I don't recommend memorizing your responses but I do suggest prepare some examples and anecdotes in advance using the STAR format to help you remember the key points you want to get across. It's a good idea to practice your interviewing style and responses with an interview coach or a friend. After all, the more you prepare the more confident you'll become.
5. Prepare examples and metrics
My top tip on how to ace an interview is to dive deep into examples from your background that really demonstrate how your experience will translate to the position at hand. Employers want to know more than about your past job responsibilities; they want to hear about your results. Think about your most impressive achievements that are relevant to the position.
This is not about bragging. Rather, it's about demonstrating the value you'll add to their workplace. Talk to them about how you've made an impact in your current and previous roles and quantify your experience as much as you can.
Think about what people have praised you for in the past, the good feedback you've received, times you've made or saved money for your company, or streamlined a procedure. The more you can quantify your achievements and back up what you're saying with examples, the higher your chances of getting the job.
Finally, while most employers might not directly ask you how you work with others or how quickly you learn, they'll be listening for signs of that throughout your interview. When giving your examples, you might want to talk about a time you've worked collaboratively on a project or where you've learned some new skills in your job. You're not expected to know everything but demonstrating willingness to learn is an attractive quality in a candidate for a job.
6. Ask the right questions
You should always have a few questions prepared to ask at the interview but make sure you do NOT ask questions that you can easily obtain from conducting basic Internet research. When interviewing with your prospective manager, ask questions such as, "What are the key priorities you want the new hire to accomplish?" Or, "What do you expect your new hire to achieve in the first few months?"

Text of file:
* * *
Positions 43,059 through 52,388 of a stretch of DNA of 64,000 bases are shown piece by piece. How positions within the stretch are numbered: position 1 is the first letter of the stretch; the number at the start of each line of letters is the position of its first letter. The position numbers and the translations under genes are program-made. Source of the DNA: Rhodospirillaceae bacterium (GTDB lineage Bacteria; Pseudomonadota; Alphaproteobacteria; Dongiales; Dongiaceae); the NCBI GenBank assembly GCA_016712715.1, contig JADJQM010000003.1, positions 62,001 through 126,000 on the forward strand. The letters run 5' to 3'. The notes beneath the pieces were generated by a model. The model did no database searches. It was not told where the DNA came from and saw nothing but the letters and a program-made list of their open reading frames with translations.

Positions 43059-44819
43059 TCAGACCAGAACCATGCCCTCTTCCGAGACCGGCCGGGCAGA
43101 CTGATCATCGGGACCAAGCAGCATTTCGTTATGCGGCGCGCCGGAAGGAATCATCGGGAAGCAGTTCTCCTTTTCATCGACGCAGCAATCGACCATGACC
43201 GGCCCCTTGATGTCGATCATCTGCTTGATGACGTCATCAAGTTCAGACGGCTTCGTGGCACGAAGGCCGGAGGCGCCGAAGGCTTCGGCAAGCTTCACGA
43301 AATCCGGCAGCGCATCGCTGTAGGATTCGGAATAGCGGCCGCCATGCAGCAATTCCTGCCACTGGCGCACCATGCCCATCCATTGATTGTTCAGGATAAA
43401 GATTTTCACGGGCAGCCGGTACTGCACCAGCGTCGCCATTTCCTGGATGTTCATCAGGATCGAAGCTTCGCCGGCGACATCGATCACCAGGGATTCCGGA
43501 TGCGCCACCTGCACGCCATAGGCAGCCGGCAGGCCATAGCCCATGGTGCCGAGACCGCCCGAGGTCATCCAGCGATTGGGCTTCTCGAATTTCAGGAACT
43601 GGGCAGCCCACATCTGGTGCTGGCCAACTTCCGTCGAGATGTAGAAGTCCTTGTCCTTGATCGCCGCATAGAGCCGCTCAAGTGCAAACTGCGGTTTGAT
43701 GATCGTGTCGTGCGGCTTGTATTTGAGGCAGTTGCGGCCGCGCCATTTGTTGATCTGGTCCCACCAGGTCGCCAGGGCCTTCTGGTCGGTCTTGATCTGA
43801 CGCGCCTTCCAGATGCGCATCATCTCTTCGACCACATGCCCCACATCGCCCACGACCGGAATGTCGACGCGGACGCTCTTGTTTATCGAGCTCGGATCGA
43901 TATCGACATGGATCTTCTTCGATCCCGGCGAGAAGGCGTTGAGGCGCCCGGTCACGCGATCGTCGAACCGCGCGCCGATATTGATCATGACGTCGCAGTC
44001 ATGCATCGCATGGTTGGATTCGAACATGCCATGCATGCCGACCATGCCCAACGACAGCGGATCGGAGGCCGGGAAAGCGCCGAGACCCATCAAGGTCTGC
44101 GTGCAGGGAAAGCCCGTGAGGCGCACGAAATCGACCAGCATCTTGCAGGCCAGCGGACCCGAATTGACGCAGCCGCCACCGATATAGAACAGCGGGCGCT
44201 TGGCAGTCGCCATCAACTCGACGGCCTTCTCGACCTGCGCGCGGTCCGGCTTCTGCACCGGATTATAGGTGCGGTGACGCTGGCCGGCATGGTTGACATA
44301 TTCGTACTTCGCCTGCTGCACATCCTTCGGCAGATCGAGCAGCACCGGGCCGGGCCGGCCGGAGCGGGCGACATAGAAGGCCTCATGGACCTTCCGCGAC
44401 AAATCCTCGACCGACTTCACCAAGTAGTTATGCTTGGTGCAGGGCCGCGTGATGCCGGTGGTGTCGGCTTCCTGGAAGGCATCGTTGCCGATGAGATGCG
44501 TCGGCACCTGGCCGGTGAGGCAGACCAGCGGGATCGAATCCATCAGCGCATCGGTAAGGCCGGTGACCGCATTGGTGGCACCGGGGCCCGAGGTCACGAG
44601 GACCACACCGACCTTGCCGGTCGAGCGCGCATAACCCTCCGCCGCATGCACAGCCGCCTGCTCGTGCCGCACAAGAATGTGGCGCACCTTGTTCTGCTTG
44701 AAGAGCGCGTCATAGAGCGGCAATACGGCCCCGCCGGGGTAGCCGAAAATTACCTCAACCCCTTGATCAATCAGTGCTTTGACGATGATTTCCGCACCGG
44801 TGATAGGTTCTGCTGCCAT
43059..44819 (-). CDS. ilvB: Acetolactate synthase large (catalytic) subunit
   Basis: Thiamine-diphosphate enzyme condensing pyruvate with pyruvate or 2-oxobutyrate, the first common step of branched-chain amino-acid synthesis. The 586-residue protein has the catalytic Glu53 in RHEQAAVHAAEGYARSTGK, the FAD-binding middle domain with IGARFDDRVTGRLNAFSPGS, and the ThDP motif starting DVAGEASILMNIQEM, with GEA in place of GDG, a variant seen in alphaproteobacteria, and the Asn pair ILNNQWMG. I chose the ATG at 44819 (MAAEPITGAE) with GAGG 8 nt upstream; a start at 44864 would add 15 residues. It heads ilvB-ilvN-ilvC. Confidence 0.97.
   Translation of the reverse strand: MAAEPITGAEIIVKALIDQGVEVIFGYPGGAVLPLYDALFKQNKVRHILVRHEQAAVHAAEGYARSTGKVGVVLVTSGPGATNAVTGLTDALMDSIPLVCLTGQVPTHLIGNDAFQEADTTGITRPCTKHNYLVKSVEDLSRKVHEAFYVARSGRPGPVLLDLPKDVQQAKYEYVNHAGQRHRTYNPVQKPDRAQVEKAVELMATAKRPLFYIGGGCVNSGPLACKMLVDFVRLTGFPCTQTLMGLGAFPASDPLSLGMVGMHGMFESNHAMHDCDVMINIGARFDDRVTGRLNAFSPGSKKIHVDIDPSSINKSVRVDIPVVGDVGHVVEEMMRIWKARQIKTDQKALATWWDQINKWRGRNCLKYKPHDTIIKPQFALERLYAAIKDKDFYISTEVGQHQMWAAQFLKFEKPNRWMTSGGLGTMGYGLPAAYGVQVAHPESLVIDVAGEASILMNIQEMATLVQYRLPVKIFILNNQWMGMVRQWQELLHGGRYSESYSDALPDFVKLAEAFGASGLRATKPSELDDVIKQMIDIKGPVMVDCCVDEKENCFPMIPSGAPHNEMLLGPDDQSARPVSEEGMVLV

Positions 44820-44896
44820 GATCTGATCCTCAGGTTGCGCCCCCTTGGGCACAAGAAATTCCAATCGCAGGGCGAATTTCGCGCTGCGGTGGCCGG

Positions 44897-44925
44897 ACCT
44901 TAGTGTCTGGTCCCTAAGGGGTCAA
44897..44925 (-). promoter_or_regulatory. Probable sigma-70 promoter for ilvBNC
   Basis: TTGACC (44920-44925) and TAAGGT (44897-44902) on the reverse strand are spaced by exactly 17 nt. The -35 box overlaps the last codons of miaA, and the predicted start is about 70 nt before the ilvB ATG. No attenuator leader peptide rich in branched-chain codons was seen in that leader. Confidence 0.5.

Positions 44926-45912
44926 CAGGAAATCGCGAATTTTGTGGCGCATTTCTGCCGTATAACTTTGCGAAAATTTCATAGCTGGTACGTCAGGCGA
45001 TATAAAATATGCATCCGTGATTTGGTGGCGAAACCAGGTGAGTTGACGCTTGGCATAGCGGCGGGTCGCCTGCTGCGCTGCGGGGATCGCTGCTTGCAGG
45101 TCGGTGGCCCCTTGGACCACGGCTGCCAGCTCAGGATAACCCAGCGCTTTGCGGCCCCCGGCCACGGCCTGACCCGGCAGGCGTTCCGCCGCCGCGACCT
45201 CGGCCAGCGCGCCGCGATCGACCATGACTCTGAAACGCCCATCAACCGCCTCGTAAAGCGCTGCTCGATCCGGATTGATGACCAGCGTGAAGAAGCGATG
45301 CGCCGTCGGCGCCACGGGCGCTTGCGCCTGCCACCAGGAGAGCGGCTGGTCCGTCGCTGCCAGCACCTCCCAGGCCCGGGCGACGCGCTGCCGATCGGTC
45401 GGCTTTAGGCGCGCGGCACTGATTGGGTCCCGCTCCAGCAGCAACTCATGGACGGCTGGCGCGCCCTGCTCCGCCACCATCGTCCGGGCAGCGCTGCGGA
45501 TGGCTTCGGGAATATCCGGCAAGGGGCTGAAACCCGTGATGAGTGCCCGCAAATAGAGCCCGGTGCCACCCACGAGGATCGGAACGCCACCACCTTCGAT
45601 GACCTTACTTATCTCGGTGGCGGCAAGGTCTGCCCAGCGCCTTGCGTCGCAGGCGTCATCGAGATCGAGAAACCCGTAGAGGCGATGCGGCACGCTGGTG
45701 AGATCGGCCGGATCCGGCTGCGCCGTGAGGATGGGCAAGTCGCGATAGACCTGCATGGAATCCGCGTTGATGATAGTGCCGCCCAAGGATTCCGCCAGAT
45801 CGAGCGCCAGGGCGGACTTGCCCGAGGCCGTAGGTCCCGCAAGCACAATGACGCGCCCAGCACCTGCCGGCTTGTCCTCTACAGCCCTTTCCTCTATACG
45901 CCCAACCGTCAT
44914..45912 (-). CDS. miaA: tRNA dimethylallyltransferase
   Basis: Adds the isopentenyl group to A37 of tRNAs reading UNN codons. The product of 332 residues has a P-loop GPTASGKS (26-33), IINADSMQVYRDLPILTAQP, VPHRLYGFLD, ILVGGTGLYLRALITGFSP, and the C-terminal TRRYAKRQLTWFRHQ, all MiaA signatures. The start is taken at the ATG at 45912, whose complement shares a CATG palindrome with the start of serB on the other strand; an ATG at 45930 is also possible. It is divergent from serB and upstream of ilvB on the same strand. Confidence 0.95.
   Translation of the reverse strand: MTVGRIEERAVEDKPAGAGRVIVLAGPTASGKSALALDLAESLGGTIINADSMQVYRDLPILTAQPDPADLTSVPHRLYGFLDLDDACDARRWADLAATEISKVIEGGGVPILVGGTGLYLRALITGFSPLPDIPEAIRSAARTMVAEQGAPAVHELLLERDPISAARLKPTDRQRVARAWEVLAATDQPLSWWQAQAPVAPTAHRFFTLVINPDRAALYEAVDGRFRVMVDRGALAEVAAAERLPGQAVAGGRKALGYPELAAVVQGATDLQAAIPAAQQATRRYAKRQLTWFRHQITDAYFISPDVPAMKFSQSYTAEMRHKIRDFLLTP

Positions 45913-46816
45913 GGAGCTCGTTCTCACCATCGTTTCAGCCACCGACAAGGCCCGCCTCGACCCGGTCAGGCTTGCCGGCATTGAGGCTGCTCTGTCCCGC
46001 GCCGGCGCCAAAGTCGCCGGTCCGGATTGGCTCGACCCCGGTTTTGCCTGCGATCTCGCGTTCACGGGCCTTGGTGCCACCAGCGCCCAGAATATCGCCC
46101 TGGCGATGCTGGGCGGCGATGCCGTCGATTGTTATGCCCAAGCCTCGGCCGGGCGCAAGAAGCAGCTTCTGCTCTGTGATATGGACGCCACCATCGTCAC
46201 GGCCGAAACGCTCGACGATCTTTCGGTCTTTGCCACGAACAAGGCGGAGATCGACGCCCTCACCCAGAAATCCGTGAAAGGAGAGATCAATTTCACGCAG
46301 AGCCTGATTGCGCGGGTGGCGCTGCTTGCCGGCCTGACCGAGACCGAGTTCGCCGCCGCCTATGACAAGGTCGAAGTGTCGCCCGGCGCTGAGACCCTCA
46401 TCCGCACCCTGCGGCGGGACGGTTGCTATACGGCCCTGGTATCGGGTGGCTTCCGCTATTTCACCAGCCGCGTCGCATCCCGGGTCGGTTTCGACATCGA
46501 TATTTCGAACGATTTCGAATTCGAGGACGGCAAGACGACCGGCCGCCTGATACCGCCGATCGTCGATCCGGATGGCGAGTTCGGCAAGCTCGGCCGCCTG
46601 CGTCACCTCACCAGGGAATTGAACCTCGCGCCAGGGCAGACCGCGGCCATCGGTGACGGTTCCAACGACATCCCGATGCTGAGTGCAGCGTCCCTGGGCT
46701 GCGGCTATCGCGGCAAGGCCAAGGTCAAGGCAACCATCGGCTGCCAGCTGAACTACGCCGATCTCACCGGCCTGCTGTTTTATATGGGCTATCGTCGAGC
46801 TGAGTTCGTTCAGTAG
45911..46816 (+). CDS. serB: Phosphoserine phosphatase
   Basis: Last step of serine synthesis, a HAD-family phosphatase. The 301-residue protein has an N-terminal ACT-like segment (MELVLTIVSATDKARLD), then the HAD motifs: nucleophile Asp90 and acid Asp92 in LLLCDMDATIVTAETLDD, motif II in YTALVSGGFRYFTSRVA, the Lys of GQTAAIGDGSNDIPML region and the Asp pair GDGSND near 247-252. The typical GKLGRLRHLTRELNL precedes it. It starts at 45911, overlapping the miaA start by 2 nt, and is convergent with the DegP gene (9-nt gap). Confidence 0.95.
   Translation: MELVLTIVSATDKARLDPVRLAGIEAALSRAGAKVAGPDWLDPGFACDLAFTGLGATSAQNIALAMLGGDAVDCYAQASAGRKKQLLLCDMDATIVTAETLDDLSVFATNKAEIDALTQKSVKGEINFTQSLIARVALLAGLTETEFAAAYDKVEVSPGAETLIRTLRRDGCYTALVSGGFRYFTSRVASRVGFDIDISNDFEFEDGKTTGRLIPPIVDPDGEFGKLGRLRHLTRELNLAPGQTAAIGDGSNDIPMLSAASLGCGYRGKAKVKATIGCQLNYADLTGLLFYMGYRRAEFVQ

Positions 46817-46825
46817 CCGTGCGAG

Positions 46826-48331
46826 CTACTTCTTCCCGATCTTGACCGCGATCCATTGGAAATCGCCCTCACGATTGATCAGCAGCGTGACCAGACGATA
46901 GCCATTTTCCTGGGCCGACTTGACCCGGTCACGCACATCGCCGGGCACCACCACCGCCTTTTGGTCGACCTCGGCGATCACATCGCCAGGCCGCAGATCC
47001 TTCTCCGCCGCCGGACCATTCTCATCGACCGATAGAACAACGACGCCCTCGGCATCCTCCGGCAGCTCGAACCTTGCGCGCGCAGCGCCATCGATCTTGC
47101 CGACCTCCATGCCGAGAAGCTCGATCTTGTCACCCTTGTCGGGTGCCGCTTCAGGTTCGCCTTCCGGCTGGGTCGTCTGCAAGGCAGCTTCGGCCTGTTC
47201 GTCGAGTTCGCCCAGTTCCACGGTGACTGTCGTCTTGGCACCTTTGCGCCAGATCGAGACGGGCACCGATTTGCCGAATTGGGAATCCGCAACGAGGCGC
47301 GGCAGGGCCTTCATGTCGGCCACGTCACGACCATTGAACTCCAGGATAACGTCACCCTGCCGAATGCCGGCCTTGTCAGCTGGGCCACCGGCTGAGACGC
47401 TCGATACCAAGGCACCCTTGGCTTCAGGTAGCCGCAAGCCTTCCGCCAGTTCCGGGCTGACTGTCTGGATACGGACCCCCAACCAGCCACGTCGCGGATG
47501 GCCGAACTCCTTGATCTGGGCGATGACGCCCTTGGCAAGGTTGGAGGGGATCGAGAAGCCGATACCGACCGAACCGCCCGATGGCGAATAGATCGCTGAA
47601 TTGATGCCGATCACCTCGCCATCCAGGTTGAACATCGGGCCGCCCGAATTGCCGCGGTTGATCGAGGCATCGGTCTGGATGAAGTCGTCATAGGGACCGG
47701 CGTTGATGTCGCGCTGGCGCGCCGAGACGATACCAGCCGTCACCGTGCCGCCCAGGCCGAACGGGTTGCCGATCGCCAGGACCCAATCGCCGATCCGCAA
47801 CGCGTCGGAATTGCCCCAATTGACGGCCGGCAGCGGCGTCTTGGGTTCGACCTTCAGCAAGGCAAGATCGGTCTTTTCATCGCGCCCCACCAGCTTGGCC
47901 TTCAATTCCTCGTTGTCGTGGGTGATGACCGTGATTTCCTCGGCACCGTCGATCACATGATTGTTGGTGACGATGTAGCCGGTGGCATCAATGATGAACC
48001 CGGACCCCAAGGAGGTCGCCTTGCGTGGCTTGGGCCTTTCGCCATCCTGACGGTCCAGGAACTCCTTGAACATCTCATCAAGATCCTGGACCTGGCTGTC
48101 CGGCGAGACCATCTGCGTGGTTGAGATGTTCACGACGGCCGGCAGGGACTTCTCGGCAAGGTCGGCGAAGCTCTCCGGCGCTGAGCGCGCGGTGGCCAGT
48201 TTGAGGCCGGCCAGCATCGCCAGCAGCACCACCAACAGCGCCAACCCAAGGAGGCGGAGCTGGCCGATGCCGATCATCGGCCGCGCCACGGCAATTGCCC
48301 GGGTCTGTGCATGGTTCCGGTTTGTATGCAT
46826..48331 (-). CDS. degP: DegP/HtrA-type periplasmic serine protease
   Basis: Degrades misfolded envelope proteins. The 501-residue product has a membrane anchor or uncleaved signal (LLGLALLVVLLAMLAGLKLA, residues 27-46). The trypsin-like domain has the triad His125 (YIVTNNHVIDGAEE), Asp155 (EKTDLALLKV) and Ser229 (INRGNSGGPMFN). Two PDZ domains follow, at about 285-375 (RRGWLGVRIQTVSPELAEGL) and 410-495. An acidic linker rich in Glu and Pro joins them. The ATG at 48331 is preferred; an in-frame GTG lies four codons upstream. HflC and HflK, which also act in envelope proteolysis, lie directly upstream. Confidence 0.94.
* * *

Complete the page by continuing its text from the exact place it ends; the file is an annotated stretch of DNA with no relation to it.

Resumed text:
Remember that an interview is a two-way street so you should also ask questions that will help you decide if this company is the right fit for you. Finally, if it hasn't been discussed earlier, you can ask about timelines and next steps in the hiring process.
7. Send a thank you note
How you perform in the job interview is a deciding factor whether you'd get the job, however, an authentic and timely thank you note could be just the thing that pushes your candidacy above another equally competent candidate who does not bother with a thank-you. Whenever possible, send a short and professional thank you note via email. This is also a good time to emphasize key points highlight your fit or mention a key point you forgot to make in the interview.
8. Stay positive
It may seem like an obvious tip to stay positive in a job interview, but it can be tough to do that when describing challenging situations from the past, such as being fired or managing difficult bosses. Show the employer that you can maintain a positive attitude about challenging situations and environments, and they'll see the resilient and flexible individual they're looking for.
Final Thoughts on Job Interview Success
Showcasing your research, knowledge, skills and accomplishments — and winning over your interviewer with your expertise charm and passion — will go a long way to helping you to how to ace an interview. Follow the eight suggestions outlined in this article and you'll be on the path to career success.